This smiling college student is taking an online course.

5 tools to create an engaging online course

An educator shares her go-to tools for engaging college students in an online course

So many faculty have approached me lately and said that they have been asked to teach a hybrid or online course. I love teaching—online, hybrid, in person—and I find that actually I use many of the same tools for each. Here is my list of go-to edtech tools, which are especially useful in the online/hybrid environment.

Remember: It’s all about engagement. If you just dump a ton of information into your course management site and don’t have a way for your students to interact with you, you’re wasting your hard work and their time. Our students will engage online if they feel that there is a real live person responding to them—whether that’s you or another student in the class. No matter who, it’s the connection that counts.

The best edtech tools for an online course

1. Screencast-O-Matic

It’s free, it’s easy, and you should use it all the time. There are other easy video sites but to me this is the one that gets the job done. I use it from day one. I do a short video (and I mean seriously short because I hate being on video) introducing myself as a professor and a person. They love it and their first assignment is to do the same.

I also use Screencast-O-Matic to describe my syllabus. This is essential, especially in an online course. I don’t care how clear your writing is; they need to hear you explain your expectations.

2. Flipgrid 

I love this tool. It’s an app and a site. You’ll never wonder again if they have done the homework—just ask them and have them demonstrate their newfound knowledge. Flipgrid allows you to post questions—either written or via video—and students have to respond. You set the amount of time for their video response. I think this is key because giving your students two minutes to answer a question means they can’t ramble and they have to read the material and prepare an answer.

After you view their video, you can give written or video feedback using a rubric. Flipgrid has a simple one but you can use your own. But the coolest thing of all is that you can make students’ responses available for other students to see and comment on and learn from.


3. Kahoot Challenge

Many of you already know about Kahoot as a great in-class tool for quick quizzes or group work, but I like to use Kahoot’s added feature of Kahoot Challenge. After you create a Kahoot you can make it available as a the usual Kahoot or as a Challenge. When you choose Challenge, you are given a class code and you can share that with students. Your students then take the challenge—maybe they have to answer five questions from chapter 3 or solve 10 algebra problems or explain the developmental theories that contribute to constructivism in a classroom (my course). You’ll receive a notification when your students take the Challenge and then you can download their responses and their scores in an Excel spreadsheet or in a Google Sheet. Pretty awesome!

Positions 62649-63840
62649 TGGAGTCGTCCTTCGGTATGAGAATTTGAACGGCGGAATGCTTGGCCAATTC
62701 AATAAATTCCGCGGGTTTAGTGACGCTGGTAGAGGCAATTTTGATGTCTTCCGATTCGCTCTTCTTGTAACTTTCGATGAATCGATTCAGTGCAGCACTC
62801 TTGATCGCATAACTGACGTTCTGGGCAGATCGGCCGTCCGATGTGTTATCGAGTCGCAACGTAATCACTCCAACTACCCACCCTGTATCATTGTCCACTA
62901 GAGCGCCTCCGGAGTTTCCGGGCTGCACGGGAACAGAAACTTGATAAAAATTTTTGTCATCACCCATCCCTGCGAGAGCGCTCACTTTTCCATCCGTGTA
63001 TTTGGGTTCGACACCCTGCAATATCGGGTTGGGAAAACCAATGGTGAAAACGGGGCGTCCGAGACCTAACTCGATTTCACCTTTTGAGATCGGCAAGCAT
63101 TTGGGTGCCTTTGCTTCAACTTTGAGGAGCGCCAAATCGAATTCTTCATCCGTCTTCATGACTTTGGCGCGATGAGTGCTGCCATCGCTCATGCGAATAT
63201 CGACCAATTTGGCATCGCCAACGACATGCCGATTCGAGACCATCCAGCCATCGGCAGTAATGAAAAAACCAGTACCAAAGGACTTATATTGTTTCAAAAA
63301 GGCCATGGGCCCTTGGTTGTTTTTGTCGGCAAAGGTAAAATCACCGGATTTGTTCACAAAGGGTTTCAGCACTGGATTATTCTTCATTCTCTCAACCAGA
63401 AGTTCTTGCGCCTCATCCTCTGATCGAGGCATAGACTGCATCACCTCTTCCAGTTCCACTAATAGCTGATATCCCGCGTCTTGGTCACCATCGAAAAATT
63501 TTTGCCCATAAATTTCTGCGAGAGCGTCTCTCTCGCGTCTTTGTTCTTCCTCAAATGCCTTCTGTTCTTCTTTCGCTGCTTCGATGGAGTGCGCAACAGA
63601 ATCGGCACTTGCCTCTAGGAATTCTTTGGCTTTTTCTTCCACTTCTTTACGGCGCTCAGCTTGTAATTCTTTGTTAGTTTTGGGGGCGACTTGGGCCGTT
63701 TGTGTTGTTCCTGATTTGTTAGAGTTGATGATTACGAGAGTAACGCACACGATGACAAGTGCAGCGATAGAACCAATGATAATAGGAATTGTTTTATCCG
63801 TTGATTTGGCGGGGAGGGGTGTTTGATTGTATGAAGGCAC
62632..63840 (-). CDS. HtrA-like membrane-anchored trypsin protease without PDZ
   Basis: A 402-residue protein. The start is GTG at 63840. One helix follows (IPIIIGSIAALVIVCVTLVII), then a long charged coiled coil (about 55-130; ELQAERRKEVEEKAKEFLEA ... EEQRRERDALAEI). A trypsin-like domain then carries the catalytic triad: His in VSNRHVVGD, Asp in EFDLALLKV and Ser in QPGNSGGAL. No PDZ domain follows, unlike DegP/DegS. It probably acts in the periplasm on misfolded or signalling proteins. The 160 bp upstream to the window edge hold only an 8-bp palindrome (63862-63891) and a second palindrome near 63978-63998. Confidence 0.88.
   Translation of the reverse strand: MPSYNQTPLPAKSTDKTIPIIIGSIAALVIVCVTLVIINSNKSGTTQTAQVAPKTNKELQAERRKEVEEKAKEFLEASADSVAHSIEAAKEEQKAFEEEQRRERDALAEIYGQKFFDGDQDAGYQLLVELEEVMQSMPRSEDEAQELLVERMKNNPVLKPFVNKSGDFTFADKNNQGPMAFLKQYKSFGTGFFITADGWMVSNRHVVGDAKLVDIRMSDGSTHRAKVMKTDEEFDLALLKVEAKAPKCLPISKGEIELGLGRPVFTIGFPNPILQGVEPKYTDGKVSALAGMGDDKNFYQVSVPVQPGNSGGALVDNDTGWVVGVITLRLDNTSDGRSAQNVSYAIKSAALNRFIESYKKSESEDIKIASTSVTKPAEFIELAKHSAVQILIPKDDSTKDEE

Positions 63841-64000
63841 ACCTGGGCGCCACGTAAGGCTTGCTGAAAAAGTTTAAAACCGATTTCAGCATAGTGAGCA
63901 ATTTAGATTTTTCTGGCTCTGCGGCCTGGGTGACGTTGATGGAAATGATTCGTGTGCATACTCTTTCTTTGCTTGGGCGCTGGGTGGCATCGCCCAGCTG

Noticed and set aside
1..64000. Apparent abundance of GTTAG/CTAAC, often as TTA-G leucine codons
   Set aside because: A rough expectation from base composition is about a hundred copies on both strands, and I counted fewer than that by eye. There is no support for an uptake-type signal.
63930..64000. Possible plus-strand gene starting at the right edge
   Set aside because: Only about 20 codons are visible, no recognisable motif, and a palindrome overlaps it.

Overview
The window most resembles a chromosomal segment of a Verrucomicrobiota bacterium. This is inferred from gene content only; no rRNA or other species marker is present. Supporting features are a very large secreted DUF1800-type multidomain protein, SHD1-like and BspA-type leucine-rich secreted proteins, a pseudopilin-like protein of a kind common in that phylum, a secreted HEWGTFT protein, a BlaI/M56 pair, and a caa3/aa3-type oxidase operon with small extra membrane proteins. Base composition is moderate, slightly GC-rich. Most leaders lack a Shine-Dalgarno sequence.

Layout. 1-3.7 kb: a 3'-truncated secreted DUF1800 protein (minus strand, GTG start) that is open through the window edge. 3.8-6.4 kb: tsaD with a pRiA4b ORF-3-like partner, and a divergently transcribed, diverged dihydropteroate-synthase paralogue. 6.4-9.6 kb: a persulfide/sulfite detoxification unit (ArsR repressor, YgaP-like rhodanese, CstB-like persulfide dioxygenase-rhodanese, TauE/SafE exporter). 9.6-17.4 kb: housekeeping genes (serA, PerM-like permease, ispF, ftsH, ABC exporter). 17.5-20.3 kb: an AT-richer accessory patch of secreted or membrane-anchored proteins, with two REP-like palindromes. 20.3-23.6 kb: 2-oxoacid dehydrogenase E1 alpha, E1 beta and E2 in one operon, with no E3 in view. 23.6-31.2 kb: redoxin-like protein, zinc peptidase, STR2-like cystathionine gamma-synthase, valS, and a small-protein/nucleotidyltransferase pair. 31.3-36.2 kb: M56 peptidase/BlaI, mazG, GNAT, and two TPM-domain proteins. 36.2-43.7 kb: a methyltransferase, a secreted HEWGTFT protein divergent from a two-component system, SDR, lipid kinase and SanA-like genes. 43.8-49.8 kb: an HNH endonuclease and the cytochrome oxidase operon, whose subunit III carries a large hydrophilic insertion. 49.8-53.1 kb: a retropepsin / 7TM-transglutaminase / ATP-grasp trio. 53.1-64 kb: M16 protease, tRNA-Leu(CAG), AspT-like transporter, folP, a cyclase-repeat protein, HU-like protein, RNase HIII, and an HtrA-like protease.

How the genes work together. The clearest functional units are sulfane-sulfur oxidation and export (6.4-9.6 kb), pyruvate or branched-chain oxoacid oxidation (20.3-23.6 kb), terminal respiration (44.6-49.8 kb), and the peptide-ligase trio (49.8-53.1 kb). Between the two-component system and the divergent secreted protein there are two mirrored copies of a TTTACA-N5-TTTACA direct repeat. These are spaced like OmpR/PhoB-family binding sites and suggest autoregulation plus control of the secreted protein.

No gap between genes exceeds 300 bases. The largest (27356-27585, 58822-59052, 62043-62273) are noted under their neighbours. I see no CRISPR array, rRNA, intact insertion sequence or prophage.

4. Google Drive

Most of our higher-ed students used Google Classroom in high school, but even those who didn’t find it’s a great tool and super easy to use. My trick for using Google Drive is to have students co-create slide shows and documents together. We can then comment on each other’s work and I can give feedback on their additions—sometimes in real time. I try to watch for when students are working in a doc and give brief feedback as they are working. It’s a great way to let them know that I’m available and to also answer relevant and specific questions.

5. Student-run discussions

My last tool is really an easy one: Stop teaching and start listening.

The most popular assignment in my online classes is when I assign my students to run a discussion board. Early in the semester, I give them a topic or have them propose a topic and then send them out to create a discussion board that has to include reading and videos. It’s a great way for all of us to learn about topics that I can’t cover during the course or maybe that need more depth of exploration. My students post their summary, a couple of readings and videos, and then pose questions to me and their classmates. Their classmates participate in the discussion and the student leader responds; I’m just another member of the class. I really love seeing how they rise to this challenge and they always mention this assignment in their reflections as being a great experience and a great learning tool.

That’s it for now. My advice is to ease yourself in and adopt one of these tools or add them to your repertoire. As always, let me know your thoughts or ideas. You can reach me at or on Twitter @careyingle or Instagram @teachingandlearningwdringle.

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